Pneumococcal Vaccine


Article Author:
Stela Tereziu


Article Editor:
David Minter


Editors In Chief:
Chaddie Doerr


Managing Editors:
Avais Raja
Orawan Chaigasame
Carrie Smith
Abdul Waheed
Khalid Alsayouri
Trevor Nezwek
Radia Jamil
Patrick Le
Anoosh Zafar Gondal
Saad Nazir
William Gossman
Hassam Zulfiqar
Steve Bhimji
John Shell
Matthew Varacallo
Heba Mahdy
Ahmad Malik
Sarosh Vaqar
Mark Pellegrini
James Hughes
Beata Beatty
Nazia Sadiq
Hajira Basit
Phillip Hynes
Tehmina Warsi


Updated:
2/22/2019 6:46:17 PM

Indications

The advent of pneumococcal vaccines has proven to be a significant advancement in the treatment and prevention of a widespread and sometimes deadly disease process.  [1][2][3][4]

Pneumococcal conjugate vaccine (PCV13) is recommended differently depending on patient population. In patients 6 weeks old through 6 years of age, PCV13 is recommended for active immunization for the prevention of diseases considered invasive and caused by Streptococcus pneumoniae serotypes 1, 3, 4, 5, 6A, 6B, 7F, 9V, 14, 18C, 19A, 19F, and 23F. It is also recommended for the prevention and active immunization of otitis media caused by S. pneumoniae serotypes 4, 6B, 9V, 14, 18C, 19F, and 23F. In patients aged 7 to 17 years old, it is recommended for prevention of invasive disease in subtypes mentioned above. In patients 18 years old and older, it is indicated for active immunization, and prevention of pneumococcal pneumonia, caused by the subtypes of S. pneumoniae, as listed above.

Another pneumococcal vaccine, PPSV23, is indicated in the United States for all adults 65 years of age and older, as well as younger patients with conditions that increase the risk for developing pneumococcal pneumonia or invasive pneumococcal disease. Conditions in which PPSV23 would be indicated in patients younger than 65 years of age are as follows: chronic heart disease excluding hypertension, chronic lung disease including asthma, diabetes mellitus, cerebrospinal fluid leak, cochlear implant, alcoholism, chronic liver disease, cigarette smoking, hemoglobinopathy (including sickle cell disease), congenital/acquired asplenia, congenital/acquired immunodeficiency, human immunodeficiency virus infection, chronic renal failure, nephrotic syndrome, leukemia, lymphoma, Hodgkin disease, generalized malignancy, patients receiving immunosuppressive medications (anti-tumor necrosis factor [TNF], chemotherapy agents), solid organ transplant, and multiple myeloma. It is also recommended that all patients who received PPSV23 before the age of 65 years be revaccinated at age 65 unless the vaccine is given less than 10 years prior to patient turning 65 years old, in which case patients should be revaccinated 10 years following the first dose. It is also recommended that patients with functional or anatomic asplenia or immunocompromised individuals receive repeat doses of the vaccination every 10 years after the first dose.

PCV13 and PPSV23 Together

While both vaccine types are proven to stimulate long-lasting antibodies in immunocompromised adults, conjugate vaccines have been proven to provide some additional benefits. Benefits of polysaccharide conjugate vaccine over traditional polysaccharide vaccine include that conjugate vaccines stimulate the production of these antibodies in infants and toddlers, as opposed to only healthy adults, as seen with polysaccharide vaccines. Conjugate vaccines have also been found to stimulate mucosal immunity, which decreases colonization, as well as have been proven to provide herd immunity and prime the patient immunologically, for an enhanced host response, unlike traditionally polysaccharide vaccines.

The ACIP recommends that both vaccinations be given to patients with any of the following: Cerebrospinal fluid leak, cochlear implant, anatomic/functional asplenia, and immunocompromising conditions listed above.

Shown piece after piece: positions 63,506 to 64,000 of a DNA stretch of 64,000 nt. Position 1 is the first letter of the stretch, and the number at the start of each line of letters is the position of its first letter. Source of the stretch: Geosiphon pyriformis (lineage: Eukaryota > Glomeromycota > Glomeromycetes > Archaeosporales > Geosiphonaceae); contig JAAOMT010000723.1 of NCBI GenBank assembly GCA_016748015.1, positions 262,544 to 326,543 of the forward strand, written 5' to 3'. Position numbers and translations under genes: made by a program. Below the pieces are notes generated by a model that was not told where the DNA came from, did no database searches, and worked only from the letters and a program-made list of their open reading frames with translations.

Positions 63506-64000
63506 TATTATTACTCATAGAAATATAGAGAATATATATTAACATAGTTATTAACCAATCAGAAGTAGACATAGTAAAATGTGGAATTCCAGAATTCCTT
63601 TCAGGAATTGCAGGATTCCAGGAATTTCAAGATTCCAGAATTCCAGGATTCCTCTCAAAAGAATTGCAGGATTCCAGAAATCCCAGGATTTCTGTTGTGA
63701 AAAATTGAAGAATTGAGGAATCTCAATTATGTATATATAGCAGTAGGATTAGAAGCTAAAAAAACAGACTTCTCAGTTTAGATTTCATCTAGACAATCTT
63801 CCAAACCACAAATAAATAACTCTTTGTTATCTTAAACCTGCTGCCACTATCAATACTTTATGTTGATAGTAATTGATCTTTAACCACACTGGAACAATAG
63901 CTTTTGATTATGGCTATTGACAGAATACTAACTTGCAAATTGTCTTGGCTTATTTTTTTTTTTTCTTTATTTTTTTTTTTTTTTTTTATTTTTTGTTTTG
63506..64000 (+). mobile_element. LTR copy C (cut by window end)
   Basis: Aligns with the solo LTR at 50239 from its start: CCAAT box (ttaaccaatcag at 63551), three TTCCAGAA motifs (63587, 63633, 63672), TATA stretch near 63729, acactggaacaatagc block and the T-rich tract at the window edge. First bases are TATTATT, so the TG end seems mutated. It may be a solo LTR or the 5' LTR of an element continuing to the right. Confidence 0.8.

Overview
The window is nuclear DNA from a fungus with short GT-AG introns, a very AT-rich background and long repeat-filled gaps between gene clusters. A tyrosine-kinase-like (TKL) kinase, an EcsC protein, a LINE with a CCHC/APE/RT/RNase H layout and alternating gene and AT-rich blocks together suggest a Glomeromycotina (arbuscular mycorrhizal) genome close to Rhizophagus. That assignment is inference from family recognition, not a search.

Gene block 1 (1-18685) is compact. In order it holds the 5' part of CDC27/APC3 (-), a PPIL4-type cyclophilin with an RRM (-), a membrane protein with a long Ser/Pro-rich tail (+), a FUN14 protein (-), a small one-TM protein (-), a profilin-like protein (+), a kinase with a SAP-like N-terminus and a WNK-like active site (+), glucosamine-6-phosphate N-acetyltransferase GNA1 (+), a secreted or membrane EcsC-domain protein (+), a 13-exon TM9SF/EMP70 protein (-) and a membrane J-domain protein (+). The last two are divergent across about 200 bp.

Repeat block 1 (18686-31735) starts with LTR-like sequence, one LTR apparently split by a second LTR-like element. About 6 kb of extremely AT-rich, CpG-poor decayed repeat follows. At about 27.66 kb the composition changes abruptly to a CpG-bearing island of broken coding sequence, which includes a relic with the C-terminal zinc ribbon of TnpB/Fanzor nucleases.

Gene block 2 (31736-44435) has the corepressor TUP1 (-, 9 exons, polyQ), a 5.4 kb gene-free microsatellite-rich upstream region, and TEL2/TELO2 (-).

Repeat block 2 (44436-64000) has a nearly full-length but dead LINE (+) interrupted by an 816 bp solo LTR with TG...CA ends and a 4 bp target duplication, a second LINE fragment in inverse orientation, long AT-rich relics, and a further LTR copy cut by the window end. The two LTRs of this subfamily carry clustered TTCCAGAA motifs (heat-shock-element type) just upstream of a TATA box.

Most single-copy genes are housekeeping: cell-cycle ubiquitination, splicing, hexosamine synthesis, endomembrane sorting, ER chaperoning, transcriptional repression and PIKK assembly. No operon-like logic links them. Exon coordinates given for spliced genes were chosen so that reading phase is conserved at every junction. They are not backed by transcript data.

Mechanism of Action

Both vaccines promote active immunization against the serotypes of the conjugate and capsular polysaccharides contained in the formulation of the vaccine. Immunity develops approximately 2 to 3 weeks after vaccination and lasts for 5 years. In children and elderly, re-immunization may be needed sooner.

PCV13

PCV 13 actively immunizes against invasive disease caused by S. pneumoniae capsular serotypes 1, 3, 4, 5, 6A, 6B, 7F, 9V, 14, 18C, 19A, 19F, and 23F. All of the serotypes are individually conjugated to a CRM197 protein.

PPSV 23

PPSV 23 contains 23 capsular polysaccharides types of S. pneumoniae that represent at least 85% to 90% of pneumococcal disease isolates in the United States. It has shown a 50% to 80% efficacy in preventing invasive pneumococcal disease in adults.

S. pneumoniae serotypes: 1, 2, 3, 4, 5, 6B, 7F, 8, 9N, 9V, 10A, 11A, 12F, 14, 15B, 17F, 18C, 19F, 19A, 20, 22F, 23F, and 33F

Administration

PCV13

Single 0.5 ml injection, intramuscularly only. In patients 6 weeks through 5 years of age, it is administered as part of a 4-dose immunization series, administered as 0.5 mg intramuscular injections given at 2, 4, 6, and 12 to 15 months of age. In all patients six years of age and older, it is administered at a single 0.5 ml intramuscular injection.[5][6][7][8]

PPSV23

Single 0.5 ml injection, intramuscular/subcutaneously

PCV13 and PPSV23 Together

Patients of any age for whom it is recommended receive both vaccinations and should receive them as follows:

If the patient has had no prior vaccination with either vaccine, the patient should receive a single dose of PCV13. Eight weeks or more following this dose, PPSV23 should be given. PPSV23 should be given no sooner than 8 weeks following administration of PVC13.

If the patient has received PPSV23 in the past, a single dose of PCV13 should be given 1 year after the administration of PPSV23. PVC13 should be given no sooner than 1 year following that administration of PPSV23.

Adverse Effects

The following adverse effects have been reported in different age groups. The list includes the most common side effects. However, it is not limited to all of the side effects. 

PCV13

Infants and Toddlers (most commonly reported reactions greater than 5%)

  • Irritability (greater than 70%)
  • Injection site tenderness (greater than50%)
  • Decreased appetite (greater than40%)
  • Decreased sleep (greater than 40%)
  • Increased sleep (greater than 40%)
  • Fever (greater than 20%)
  • Injection site redness ( greater than20%)
  • Injection site swelling (greater than 20%)

Children Aged 5 to 17 Years Old

  • Injection site tenderness (greater than 80%)
  • Injection site redness (greater than 30%)
  • Injection site swelling (greater than 30%)
  • Irritability (greater than 20%)
  • Decreased appetite (greater than 20%)